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Wednesday, February 22, 2012

2005 NBA Finals Review: San Antonio Outlasts Detroit

A slightly different version of this article was originally published at Suite101.com on July 14, 2005.

The NBA Draft has come and gone and summer league play is underway, but before we completely turn our attention to the 2005-06 season it is worthwhile to briefly examine the 2005 NBA Finals. After blowouts in the first four games, basketball fans were treated to a classic championship battle--in effect a three game mini-series for the title. San Antonio won "game one" on Robert Horry's clutch three pointer but Detroit countered by winning "game two" on the strength of 23 point by Rip Hamilton and 21 points with no turnovers (!) by Chauncey Billups, who channeled Pete Rock and C.L. Smooth when he memorably described Detroit's motto as "If it ain't rough, it ain't right." Detroit had come back from a 2-0 deficit to tie the series and then bounced back from Horry's heroics to knot matters once again. It had certainly been "rough" for Detroit and when the Pistons took a 48-39 lead in "game three" of the mini-series it seemed like it would turn out "right" for the defending champions--but Tim Duncan and Manu Ginobili made all the big plays down the stretch and the San Antonio Spurs claimed their third title in seven years.

Sports are a second guesser's delight. Would Miami have won the title if Shaq and Wade were healthy? Did fatigue from the Miami series cause Detroit's slow start in the Finals? (the Pistons took three of four from the Spurs in the middle of the series and might have won four straight games if not for Horry's shot) Why on Earth did Rasheed Wallace leave open the guy who had been killing the Pistons the whole second half of game five--the guy whose nickname is "Big Shot Rob"--to shoot a three pointer when Detroit was up two with less than 10 seconds left? How good would the Lakers have been if Shaq had lost weight and willingly deferred to Kobe the way that he lost weight and willingly deferred to Wade? The first two questions are unanswerable, the third will cause Larry Brown, 'Sheed and Pistons' fans endless sleepless nights for years and the fourth sounds like the basis for a future article.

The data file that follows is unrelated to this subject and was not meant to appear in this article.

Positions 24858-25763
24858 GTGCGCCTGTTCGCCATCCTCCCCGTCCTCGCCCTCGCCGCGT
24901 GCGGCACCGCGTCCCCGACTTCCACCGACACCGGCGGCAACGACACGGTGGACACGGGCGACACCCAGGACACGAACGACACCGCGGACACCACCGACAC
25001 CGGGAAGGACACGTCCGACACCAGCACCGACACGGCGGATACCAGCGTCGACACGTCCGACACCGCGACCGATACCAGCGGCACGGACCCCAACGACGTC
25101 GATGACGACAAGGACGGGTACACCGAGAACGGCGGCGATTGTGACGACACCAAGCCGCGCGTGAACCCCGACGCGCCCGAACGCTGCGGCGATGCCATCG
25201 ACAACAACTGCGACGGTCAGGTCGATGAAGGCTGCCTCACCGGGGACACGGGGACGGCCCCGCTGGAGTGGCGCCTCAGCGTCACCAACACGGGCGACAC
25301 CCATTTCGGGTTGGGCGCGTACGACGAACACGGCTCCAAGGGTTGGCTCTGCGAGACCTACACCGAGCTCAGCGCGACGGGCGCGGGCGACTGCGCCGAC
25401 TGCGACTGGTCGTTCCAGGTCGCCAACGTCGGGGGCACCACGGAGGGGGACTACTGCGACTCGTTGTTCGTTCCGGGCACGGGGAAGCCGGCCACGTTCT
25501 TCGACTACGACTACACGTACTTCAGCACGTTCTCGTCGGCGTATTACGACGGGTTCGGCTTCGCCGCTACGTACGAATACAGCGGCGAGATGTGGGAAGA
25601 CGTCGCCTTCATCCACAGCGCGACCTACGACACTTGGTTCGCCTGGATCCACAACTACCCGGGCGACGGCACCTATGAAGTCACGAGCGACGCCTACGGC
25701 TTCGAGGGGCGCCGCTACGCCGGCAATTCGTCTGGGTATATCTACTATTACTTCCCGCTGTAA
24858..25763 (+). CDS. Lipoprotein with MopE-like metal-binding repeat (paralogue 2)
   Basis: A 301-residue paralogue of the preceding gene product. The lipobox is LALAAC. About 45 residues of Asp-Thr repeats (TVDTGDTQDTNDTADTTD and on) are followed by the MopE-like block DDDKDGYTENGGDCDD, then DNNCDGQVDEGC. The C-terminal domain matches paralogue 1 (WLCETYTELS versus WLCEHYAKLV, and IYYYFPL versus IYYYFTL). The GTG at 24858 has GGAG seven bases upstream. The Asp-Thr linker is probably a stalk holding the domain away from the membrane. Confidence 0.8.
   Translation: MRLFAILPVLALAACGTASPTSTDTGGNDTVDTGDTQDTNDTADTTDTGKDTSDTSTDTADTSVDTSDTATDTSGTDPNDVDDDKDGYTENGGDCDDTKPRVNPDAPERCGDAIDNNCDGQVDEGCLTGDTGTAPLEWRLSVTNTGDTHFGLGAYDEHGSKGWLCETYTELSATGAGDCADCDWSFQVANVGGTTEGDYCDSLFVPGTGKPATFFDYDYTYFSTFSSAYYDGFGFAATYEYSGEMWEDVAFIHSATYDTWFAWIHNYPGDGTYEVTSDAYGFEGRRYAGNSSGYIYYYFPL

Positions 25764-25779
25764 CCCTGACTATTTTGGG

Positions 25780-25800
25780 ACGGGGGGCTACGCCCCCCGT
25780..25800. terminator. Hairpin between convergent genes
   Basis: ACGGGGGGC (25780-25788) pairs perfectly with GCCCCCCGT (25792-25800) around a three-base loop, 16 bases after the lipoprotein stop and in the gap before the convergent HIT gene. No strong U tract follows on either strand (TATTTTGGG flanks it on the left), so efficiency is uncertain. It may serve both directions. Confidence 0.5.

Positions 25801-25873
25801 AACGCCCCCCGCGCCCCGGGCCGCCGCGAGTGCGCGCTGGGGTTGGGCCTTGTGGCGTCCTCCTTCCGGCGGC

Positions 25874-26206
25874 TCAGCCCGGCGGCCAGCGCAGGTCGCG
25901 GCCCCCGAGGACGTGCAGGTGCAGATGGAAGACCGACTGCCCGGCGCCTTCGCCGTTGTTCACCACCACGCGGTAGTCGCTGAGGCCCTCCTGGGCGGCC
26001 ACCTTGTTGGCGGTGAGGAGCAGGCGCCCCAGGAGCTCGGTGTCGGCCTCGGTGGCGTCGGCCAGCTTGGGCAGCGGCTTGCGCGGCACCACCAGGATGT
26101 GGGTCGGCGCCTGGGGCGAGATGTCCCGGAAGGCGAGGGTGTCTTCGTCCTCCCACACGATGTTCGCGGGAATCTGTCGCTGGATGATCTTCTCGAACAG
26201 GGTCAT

While second guessing is entertaining, sometimes it is important to stick to cold, hard facts--just the stats, ma'am, to paraphrase a famous line. The Finals stats make for some interesting reading. One team outscored the other by nearly two ppg, had more assists, more steals, more blocks, many more field goals made (248-216), a better field goal percentage, a better free throw percentage, fewer turnovers and was only outrebounded by .7 rpg. That same team had six players average at least 10 ppg, compared to four such players for the other team. If you think that the team with the gaudy stats was San Antonio then you were not paying attention to the Finals. So how did the Spurs win? They dominated Detroit from behind the three point arc, punctuated and symbolized by the one moment that will always be remembered from this series--Horry's game five dagger. San Antonio made 51 threes and shot .398 from that distance, compared to 18 and .240 by Detroit. San Antonio won so convincingly in this category that the Spurs could lose almost every other statistical category and still emerge victorious. Despite his roots as an ABA player and coach, Larry Brown is not a big fan of the three point shot that was made famous by that league and after looking at the 2005 Finals stats he probably likes it even less.

If Larry Brown returns to coach the Pistons in 2005-06 it will be interesting to see how the Pistons seek to narrow the "three point" gap--will they add more shooters to the roster or will they place more emphasis on reducing the three point accuracy of their opponents? This question brings to mind a memorable sequence in Shaquille O'Neal's ESPN reality show; during a road trip bonding session with his new Heat teammates, O'Neal said that Phil Jackson's coaching philosophy versus the Spurs was to single cover Duncan and not leave any shooters open, believing that they could not create their own shots and that Duncan would not have four monster games in a seven game series. Who will test that theory first against the Spurs--Shaq's Heat in the NBA Finals or Jackson and Kobe's Lakers in the Western Conference playoffs?

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posted by David Friedman @ 2:31 AM



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